Posts

Earning a Ph.D.

Here I am with my Corcel, a Brazilian-made Ford, relaxing in Brasilia in 1972 or thereabouts. I got my bachelor’s degree in Connecticut and my master’s in Massachusetts, but I had to cross the equator and fly all the way to Brazil for my Ph.D. I hasten to add that this doctorate was not in […]

Bud Korengold, 1929–2019, RIP

Last week I lost a friend, Robert J. “Bud” Korengold.* While we were not close, I greatly admired him. I first made his acquaintance when I was a Russian area studies major at Yale, and he was the Newsweek correspondent in Moscow. Back then, our acquaintanceship was one-way. I knew who he was; he had no […]

Nuts and Alligators

Here’s a Foreign Service story that’s too good not to share. Back in the early 1980s when I was working in Washington, D.C., I was assigned for two or three years to USIA’s Foreign Press Center, just six blocks from the White House. It was a great job. The FPC was located in the National […]

The Best Language-learning Experience Ever

Prabha Gupta, my first Hindi teacher (I discovered this photo in my slide archives over a year after I published this blog post) Part of the good fortune I’ve had in a career that afforded me the opportunity to live and work in several other countries has been the chance to learn other languages and […]

A Great Cup of Coffee

If faithful readers of this blog (yes, it appears there actually are a few of you) are tiring of tales from the time I spent in Leningrad, here’s a change of pace – a story from Brazil. And what could be more authentically Brazilian than a story about that fascinating country’s best-known export – other than samba […]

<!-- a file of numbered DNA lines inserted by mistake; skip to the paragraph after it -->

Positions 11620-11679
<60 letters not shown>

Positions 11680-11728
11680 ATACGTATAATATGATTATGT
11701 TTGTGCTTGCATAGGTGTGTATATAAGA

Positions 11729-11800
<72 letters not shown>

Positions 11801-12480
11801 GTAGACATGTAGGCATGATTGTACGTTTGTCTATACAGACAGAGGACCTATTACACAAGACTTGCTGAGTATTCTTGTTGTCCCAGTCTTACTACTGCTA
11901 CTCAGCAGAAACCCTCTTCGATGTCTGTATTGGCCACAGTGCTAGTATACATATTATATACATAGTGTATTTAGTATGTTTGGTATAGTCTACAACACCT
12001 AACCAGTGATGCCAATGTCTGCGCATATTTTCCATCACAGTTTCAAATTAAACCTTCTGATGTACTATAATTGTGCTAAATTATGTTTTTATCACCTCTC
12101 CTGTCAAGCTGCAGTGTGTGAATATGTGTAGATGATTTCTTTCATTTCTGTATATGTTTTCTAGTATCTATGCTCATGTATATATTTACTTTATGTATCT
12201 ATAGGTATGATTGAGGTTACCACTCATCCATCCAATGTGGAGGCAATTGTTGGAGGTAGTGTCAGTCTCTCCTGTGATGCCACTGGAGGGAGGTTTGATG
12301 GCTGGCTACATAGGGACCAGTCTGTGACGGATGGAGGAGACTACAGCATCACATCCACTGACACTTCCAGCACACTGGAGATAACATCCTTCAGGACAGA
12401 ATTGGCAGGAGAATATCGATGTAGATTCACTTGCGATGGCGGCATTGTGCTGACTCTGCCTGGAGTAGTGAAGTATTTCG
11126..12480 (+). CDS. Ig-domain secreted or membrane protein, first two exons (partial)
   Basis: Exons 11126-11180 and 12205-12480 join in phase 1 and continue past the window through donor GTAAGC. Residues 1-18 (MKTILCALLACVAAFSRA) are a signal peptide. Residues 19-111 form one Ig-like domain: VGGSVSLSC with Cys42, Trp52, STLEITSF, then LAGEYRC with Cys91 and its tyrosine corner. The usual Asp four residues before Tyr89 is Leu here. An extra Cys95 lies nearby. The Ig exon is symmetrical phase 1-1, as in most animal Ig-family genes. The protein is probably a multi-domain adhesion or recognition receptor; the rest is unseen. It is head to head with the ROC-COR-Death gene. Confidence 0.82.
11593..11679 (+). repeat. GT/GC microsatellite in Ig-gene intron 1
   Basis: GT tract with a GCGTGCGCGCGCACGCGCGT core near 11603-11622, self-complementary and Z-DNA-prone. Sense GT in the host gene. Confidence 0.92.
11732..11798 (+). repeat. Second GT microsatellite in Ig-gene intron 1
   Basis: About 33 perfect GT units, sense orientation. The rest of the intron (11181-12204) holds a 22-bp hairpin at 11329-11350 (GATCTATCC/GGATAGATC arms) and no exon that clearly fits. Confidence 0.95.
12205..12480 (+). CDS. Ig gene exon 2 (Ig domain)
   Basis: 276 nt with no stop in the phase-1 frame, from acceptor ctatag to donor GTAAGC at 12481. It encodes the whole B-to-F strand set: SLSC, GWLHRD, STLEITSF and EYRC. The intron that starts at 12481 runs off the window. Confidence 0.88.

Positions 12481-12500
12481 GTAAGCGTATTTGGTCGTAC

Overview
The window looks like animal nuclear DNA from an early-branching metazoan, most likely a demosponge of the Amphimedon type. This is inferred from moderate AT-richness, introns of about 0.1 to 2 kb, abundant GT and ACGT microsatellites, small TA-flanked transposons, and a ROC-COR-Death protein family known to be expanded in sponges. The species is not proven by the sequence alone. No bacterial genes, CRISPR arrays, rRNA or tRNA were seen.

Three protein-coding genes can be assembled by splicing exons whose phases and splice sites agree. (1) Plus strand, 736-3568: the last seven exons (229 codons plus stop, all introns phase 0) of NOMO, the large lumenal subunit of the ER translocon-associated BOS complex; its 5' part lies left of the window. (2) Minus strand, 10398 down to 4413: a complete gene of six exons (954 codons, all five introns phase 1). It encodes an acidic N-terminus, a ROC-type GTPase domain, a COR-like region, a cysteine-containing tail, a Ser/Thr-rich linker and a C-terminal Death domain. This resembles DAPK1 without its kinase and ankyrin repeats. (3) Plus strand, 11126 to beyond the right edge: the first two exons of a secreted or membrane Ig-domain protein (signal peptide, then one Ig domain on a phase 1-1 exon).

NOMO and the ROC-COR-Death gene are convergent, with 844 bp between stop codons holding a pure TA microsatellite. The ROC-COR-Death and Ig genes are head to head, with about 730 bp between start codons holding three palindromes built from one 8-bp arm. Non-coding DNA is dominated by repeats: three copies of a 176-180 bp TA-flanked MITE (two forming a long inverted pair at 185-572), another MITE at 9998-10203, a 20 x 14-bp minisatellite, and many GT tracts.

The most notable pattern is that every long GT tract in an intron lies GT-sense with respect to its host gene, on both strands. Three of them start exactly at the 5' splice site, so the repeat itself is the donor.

‘You’ve Got Communism’

Soviet propaganda poster: “Forward. To the victory of communism!” Banner shows profiles of Marx, Engels, Lenin, Stalin. Foreground figures are idealized representations of a laborer and a collective farmer in the “workers’ paradise.” On the eve of Labor Day, I’m reminded of an incident that took place back in early 1978, when I was posted to […]

Helping Bring Progress to the Third World & Crack Open the Iron Curtain

The following are some thoughts I was invited to write about “national service” – in view of my having served in the Peace Corps and the U.S. Foreign Service – for inclusion in the Class Book of the Yale University Class of 1966, in preparation for our 50th reunion next weekend (June 3-5, 2016): Don’t […]

Pianos and Diaper Buckets: The Perils of Intercontinental Moves

When I married my “starter wife” (defined in “The Fly,” below) I was not yet 30 and in more ways than one was just getting acquainted with the various responsibilities of life as an adult. I was living in Washington, D.C., at the time, but was preparing to leave on my first Foreign Service assignment […]

‘One of the Cowboy States’

My last Foreign Service overseas assignment was to Japan in 1985. This was no ordinary assignment to our embassy in Tokyo or one of the U.S. consulates around the country. No, this assignment was to the U.S. Pavilion at an international exposition, Tsukuba Expo ’85 (http://bit.ly/1RweFds), held that summer in Tsukuba Science City, 35 miles […]

Surreal Welcome to Leningrad

Bank Bridge over the Griboyedov Canal, one of many canals in St. Petersburg (formerly Leningrad), sometimes called “the Venice of the North.” As a young Foreign Service officer, I arrived in Leningrad in early July 1976 to begin a two-year assignment at the U.S. consulate-general in that city, the second-largest in the USSR. I flew […]